There are a few ways that gains can be realized from companies in loss positions. There can be an improvement in the utilization of assets (perhaps through new management), or there could be an asset conversion which releases resources, with the proceeds accruing to shareholders.
Another way value can be unlocked in a losing company is through tax losses. The authors detail an example where a profitable company was able to buy a money-losing company at a bargain, improve its operations, and finance expansion with tax losses that would have otherwise had to be paid. However, the authors warn that the benefits of tax gains should not override the other components of an analysis of a losing company, for tax losses are not worth much if losses persist.
The reader is asked to note the difference between economic losses and accounting losses when analyzing a company. A firm may take a large accounting write-down in order to make future profits look high, but this is simply an accounting ploy. An exception to this can be in the banking industry, where rising interest rates force banks to take losses on loan portfolios, only to see the banks then use the proceeds from loan repayments towards higher-interest earning assets. Here, a loss in the present does lead to future gains.
The topic of this chapter is dividend policy. The authors make it clear that they believe an appropriate dividend policy is based on the needs of the business rather than the needs of the investor. There is a prevailing mindset that companies should pay out based on how shareholders view the shares; if the stock trades at a low (high) P/E, the company should have a high (low) payout ratio. The authors take issue with this, as they argue that there is no empirical evidence to suggest investors accurately gauge the growth prospects of a business. Instead, companies should invest where they see opportunities for above-average returns, and return the rest to shareholders.
A discussion of stock dividends and in-kind dividends is also presented. Stock dividends are mostly considered useless, except for the few companies that need to constantly raise capital. For them, the increase in share price that results from a consistent dividend (even if paid in stock) is valuable to the firm. In-kind dividends (for example, dividends have at times been paid in whiskey or chocolate) are unpopular because they trigger a taxable event, and yet no cash is provided to help pay that tax.
The authors also discuss share repurchases, which they view as similar to cash dividends with a few advantages and disadvantages. A benefit of repurchases is that shareholders are taxed as if the income was attained through capital gains. A further benefit is that investors get to choose when the cash is withdrawn, and therefore when the tax is paid. Finally, the value of shares can be enhanced if the shares were repurchased from weak hands at favourable prices.
On the other hand, share repurchases do have their downsides. They are legally more difficult to effect, they can reduce the liquidity of shares outstanding, and they are subject to manipulation activities by management. For example, an insider looking to sell his holdings can do so with the company's money. Or, a manager looking to take the company private can first reduce the share count at the expense of selling shareholders.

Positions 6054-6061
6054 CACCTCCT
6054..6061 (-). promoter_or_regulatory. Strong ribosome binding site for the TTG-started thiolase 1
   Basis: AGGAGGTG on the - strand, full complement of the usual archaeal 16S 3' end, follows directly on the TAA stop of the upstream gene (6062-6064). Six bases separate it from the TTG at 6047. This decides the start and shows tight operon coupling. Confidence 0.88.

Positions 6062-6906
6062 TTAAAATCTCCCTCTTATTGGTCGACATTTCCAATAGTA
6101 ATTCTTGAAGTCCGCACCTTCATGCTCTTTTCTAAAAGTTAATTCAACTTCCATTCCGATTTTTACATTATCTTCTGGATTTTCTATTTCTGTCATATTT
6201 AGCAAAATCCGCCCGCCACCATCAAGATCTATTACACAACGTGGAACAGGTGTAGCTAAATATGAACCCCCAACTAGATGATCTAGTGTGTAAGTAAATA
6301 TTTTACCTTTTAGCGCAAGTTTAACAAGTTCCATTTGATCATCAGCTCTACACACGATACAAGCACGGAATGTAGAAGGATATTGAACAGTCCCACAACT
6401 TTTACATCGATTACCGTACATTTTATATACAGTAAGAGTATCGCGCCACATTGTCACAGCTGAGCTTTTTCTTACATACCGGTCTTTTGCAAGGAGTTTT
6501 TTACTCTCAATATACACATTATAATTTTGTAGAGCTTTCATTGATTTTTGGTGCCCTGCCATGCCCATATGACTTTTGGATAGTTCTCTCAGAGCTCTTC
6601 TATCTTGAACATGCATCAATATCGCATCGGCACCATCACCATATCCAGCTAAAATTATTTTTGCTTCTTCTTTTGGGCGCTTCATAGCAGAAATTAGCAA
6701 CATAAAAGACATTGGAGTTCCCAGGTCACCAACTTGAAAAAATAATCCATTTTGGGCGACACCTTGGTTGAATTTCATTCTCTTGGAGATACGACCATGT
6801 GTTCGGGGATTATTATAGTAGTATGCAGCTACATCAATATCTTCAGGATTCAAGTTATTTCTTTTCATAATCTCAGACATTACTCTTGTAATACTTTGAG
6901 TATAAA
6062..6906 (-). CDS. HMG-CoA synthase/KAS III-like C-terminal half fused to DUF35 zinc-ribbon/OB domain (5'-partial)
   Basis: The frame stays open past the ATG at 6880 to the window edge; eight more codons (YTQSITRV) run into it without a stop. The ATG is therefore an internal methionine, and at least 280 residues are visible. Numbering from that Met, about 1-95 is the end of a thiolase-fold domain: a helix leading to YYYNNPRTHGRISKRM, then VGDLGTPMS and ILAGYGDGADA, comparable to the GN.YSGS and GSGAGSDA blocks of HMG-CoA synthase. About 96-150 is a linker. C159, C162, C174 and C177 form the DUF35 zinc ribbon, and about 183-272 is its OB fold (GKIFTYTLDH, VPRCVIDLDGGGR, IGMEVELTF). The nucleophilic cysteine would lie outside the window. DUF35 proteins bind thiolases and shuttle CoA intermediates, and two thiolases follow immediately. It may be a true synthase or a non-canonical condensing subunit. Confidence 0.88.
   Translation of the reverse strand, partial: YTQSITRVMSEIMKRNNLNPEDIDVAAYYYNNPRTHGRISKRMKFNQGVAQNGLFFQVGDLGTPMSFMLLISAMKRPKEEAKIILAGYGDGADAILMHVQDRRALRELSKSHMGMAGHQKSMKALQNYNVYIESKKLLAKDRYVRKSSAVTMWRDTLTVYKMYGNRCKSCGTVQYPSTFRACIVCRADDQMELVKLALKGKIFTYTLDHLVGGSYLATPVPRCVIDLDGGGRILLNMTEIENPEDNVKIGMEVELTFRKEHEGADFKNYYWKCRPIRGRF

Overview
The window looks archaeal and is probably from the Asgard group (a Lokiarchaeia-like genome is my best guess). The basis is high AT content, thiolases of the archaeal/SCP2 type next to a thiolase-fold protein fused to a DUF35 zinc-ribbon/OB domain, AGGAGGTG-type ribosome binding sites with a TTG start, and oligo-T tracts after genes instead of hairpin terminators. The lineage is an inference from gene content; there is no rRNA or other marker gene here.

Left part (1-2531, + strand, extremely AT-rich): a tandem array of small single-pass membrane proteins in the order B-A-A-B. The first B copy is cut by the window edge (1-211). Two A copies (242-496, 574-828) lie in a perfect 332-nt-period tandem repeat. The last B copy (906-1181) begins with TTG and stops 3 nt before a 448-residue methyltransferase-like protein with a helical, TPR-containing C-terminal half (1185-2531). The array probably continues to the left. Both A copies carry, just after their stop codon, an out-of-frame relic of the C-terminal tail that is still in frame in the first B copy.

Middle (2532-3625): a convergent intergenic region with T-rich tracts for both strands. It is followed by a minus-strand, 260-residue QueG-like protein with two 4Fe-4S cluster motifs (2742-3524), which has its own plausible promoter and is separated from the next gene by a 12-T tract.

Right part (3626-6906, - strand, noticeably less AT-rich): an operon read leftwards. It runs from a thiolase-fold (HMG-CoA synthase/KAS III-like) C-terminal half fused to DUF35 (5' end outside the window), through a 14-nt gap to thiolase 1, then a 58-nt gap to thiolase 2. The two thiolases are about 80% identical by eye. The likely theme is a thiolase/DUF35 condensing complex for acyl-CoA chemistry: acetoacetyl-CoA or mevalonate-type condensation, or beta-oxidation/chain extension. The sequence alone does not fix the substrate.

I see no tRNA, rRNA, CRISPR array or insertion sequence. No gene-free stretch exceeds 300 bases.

It's the last Friday of the month, so Frank (author of value site frankvoisin.com) and I are chatting messenger, where we discuss stories from the web that caught our interest:
Saj: Can you believe there are people who actually want Donald Trump to be President?
Frank: Maybe the same people who have invested in some of his bankrupt businesses, hoping he will one day be in a position to pardon some of his own business decisions?
Saj: If he runs, it's great news for Sarah Palin. She's no longer the biggest comedic target in politics.
Frank: Palin goes from being the biggest laughing stock in the party to "wow, she makes a lot of sense compared to that guy who keeps going on and on about how great he is"
Saj: Alas, unlike Palin, Trump doesn't seem able to laugh at himself. He sits there stone-faced while parodied at the White House Correspondents' Dinner.
Frank: Though Obama finally got some chuckles out of Trump after showing a video of Obama's birth.
Saj: So value manager David Einhorn buys a stake in Yahoo!, claiming its Asian assets are worth much of its market cap. But then we find out one of those Asian assets was "transferred" out of the Chinese company Yahoo! has an ownership stake in (Alibaba), sending Yahoo! shares down almost 10%!
Frank: So it's not just small investors...Even conglomerates are losing their shirts investing in Chinese companies!
Saj: Maybe Yahoo! should hire Kerrisdale Capital to see if Alibaba even exists.
Frank: "We at Kerrisdale visited Alibaba's headquarters in China and found a bunch of empty offices"
Saj: "We then tried to buy a product from Alibaba.com but they wouldn't take our credit card"
Frank: So China's got an inflation problem, suspect business practices, a massive government that gets involved in the private sector, and a bunch of ghost cities.
Saj: Hey sounds just like the US! China's got nothing on the city of Glendale, which this month voted to subsidize the NHL hockey team there to the tune of $25 million:
"...Glendale Mayor Elaine Scruggs and a majority of city councilors successfully argued the costs of losing the team would be more damaging than the $25 million expense incurred to keep them for one more season. Though there was precious little evidence presented to back up that claim..."